DeKalb County Airport, Sweet Aviation Celebrate Opening of Extended Runway
Sweet Aviation, as the official fixed-base operator at the DeKalb County Airport (KGWB), celebrated the reopening of the airport’s runway with a special ribbon cutting ceremony on Friday, September 29. The runway has been closed since July to allow contractors time to extend the runway to 7,105 feet and install new features.
DeKalb County Airport Manager Russ Couchman, BF&S Civil Engineers Executive Vice President Paul Shaffer, and Airport Authority Board President Jess Myers all offered remarks to kick off the ceremony. Multiple local, state, and federal elected officials were also in attendance. After the ribbon cutting and photo opportunity, a corporate jet demonstrated landing on the new runway.
The runway extension adds 2,105 feet to the previously 5,000-foot runway. The new 7,105-foot runway now also features new runway lights, new paint, new runway signs, and new PAPI (precision approach path indicator) lights.
“We know that we have a safer, more capable airport today than we did yesterday,” said Russ Couchman. “Whenever we can put more runway in front of an aircraft, we give the crew more time to think and react, and this will always lead to better outcomes. At 7,105 feet, the DeKalb County Airport is now in an elite class of regional corporate class airports.”
DeKalb County Airport acts as a vital economic gateway to and from Northeast Indiana, generating an estimated $16 million annual contribution to the state economy. A longer runway promises to allow businesses to fly more freight directly into Auburn.
Scotty Hepler, Sweet Aviation’s Fixed-Base Operator Manager at DeKalb County Airport, said “Some jets aren’t able to take off on a 5,000-foot runway with a full capacity of fuel and passengers. That extra 2,105 feet allows us to bring in bigger and heavier jets that are full.”
“We look forward to supporting both our general aviation and business class customers as we become an even greater economic engine in the region,” said Couchman. “Thank you to all of our customers for hanging in there with us through this construction process.”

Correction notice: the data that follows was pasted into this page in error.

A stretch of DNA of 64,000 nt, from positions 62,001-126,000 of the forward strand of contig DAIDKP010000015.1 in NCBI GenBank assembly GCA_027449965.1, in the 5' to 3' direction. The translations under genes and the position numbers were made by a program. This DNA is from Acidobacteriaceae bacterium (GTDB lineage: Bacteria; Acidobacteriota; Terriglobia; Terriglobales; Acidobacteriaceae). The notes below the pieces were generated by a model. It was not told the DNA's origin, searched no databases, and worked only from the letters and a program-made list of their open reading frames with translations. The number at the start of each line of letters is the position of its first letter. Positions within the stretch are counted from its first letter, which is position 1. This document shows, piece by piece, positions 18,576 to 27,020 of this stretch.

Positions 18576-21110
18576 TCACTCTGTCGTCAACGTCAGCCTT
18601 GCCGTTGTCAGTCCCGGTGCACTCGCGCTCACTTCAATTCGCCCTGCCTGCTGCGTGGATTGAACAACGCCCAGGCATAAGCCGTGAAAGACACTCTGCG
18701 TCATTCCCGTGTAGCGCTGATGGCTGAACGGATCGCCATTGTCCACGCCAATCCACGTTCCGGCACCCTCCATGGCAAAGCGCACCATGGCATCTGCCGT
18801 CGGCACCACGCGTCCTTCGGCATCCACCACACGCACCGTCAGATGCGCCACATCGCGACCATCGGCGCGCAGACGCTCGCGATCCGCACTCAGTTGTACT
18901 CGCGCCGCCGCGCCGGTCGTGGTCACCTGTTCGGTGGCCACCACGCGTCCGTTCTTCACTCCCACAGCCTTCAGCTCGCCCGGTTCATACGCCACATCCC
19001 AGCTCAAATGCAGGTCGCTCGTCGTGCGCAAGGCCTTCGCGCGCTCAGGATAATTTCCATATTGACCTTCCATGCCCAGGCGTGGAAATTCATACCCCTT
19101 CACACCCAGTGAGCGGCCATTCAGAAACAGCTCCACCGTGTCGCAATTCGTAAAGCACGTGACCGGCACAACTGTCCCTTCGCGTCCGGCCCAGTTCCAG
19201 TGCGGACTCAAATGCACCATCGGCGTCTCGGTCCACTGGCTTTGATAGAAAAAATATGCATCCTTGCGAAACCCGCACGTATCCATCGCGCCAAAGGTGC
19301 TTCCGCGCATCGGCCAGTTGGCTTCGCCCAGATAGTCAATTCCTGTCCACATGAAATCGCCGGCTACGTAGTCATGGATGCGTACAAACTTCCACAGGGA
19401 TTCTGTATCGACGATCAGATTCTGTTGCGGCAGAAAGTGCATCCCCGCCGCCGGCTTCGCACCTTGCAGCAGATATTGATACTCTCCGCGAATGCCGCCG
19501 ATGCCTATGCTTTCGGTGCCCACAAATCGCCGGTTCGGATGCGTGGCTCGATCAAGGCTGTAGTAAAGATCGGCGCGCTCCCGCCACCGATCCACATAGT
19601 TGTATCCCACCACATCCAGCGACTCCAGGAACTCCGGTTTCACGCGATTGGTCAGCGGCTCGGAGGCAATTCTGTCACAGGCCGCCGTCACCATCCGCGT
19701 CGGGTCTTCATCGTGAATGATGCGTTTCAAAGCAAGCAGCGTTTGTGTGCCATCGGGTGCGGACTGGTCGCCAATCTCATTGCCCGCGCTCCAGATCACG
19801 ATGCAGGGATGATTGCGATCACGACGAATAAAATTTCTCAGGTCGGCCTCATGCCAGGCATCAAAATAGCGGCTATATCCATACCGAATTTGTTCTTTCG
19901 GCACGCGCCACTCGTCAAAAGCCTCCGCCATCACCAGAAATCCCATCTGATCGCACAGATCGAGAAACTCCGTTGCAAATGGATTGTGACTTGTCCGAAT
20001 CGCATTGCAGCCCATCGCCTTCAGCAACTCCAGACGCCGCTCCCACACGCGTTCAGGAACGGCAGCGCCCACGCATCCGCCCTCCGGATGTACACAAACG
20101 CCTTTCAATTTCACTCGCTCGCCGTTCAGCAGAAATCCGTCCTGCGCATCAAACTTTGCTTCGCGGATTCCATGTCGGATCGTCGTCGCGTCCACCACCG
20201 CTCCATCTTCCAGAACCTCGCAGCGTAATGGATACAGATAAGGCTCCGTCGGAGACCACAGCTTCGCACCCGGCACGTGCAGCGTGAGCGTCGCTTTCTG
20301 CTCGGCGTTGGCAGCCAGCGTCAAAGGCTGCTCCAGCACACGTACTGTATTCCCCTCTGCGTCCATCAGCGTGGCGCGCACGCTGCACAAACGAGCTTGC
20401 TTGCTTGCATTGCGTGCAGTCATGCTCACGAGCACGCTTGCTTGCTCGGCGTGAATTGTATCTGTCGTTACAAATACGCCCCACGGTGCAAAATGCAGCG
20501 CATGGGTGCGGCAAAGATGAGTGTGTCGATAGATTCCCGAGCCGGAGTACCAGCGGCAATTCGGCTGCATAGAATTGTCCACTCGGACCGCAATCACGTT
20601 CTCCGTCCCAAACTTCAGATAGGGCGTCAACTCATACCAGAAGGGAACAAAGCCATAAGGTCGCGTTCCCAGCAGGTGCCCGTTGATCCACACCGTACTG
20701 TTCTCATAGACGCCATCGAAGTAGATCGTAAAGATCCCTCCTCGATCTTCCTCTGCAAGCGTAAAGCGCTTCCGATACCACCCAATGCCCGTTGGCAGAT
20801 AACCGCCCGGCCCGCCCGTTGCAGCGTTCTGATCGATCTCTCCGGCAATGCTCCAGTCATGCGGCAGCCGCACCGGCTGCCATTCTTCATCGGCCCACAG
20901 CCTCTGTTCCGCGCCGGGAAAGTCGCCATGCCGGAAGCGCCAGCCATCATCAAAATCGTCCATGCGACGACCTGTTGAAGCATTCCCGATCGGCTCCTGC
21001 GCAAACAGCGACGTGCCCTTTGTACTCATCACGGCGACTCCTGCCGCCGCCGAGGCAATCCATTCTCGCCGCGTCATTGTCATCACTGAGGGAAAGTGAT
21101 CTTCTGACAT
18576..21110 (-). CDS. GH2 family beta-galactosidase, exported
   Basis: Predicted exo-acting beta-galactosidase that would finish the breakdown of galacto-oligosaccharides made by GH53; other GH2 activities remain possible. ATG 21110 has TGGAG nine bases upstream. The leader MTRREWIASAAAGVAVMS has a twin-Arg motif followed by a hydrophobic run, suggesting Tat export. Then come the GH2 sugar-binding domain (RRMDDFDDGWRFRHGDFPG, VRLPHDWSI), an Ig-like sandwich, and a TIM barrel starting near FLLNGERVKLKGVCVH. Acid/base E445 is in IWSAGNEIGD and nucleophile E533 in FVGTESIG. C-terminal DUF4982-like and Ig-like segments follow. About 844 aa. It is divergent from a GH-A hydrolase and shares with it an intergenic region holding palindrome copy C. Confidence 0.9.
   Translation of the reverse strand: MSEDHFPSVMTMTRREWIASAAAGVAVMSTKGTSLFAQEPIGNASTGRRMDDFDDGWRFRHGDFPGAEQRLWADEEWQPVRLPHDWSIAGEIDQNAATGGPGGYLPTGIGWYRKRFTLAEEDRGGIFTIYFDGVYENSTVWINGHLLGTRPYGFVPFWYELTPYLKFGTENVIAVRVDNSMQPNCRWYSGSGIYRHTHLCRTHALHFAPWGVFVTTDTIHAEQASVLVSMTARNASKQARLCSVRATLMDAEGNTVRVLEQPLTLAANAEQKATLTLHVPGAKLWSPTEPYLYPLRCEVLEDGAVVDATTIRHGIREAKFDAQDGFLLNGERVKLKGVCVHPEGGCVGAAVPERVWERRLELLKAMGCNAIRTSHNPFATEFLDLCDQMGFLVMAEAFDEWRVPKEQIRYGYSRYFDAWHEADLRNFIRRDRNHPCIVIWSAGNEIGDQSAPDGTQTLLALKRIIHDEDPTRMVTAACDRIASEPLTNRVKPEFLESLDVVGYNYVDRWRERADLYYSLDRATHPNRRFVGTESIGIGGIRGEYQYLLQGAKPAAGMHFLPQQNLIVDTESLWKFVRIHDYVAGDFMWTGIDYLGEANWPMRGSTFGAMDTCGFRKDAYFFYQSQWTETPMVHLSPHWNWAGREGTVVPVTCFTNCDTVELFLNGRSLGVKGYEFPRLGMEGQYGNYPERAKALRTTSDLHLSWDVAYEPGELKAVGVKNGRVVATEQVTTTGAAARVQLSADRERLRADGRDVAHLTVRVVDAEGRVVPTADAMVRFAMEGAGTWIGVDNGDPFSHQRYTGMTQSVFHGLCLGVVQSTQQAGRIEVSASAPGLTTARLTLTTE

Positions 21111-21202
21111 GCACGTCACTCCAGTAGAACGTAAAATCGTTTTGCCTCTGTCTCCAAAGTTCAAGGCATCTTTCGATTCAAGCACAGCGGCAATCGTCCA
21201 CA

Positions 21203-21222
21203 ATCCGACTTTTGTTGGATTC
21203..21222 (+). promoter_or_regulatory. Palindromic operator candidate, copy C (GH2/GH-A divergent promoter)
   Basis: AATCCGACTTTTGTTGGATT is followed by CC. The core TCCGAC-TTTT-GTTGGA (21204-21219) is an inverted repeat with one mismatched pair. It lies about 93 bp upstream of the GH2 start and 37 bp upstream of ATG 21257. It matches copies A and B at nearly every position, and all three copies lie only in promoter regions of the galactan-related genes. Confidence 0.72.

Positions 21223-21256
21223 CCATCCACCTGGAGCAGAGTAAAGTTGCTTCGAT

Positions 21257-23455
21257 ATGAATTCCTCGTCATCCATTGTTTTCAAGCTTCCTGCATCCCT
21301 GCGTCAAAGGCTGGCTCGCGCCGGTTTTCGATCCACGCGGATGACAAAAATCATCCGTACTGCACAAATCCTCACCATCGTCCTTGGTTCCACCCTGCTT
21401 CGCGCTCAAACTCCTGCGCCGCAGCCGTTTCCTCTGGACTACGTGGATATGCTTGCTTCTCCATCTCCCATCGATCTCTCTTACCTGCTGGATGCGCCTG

Efforts to expand the runway formally began as far back as 2009 when DeKalb County Airport began purchasing the necessary land. The project also required relocating high-tension power lines, purchasing wetland mitigation in-lieu of fee credits, extending CR 62, closing CR 29, and building extension grading and drainage systems.
Phase 1 required 145,000 cubic yards of earthwork grading across 85 acres in preparation for paving. During this initial phase, 4,970 linear feet of new sewer system pipe was installed. Then, in phase 2, crews completed an additional 100,000 cubic yards of earthwork and 2,400 linear feet of storm sewer.
From planning and design to construction and inspection, the project cost totaled $23,812,000.
To reach full airport capability, more work will be required in the coming years. DeKalb County Airport will complete construction of a glideslope antenna and medium-intensity approach lighting system (MALSR) on Runway 27 in 2024. Then, in 2025, engineers will complete the extension of the parallel taxiway “A” to match the full runway length.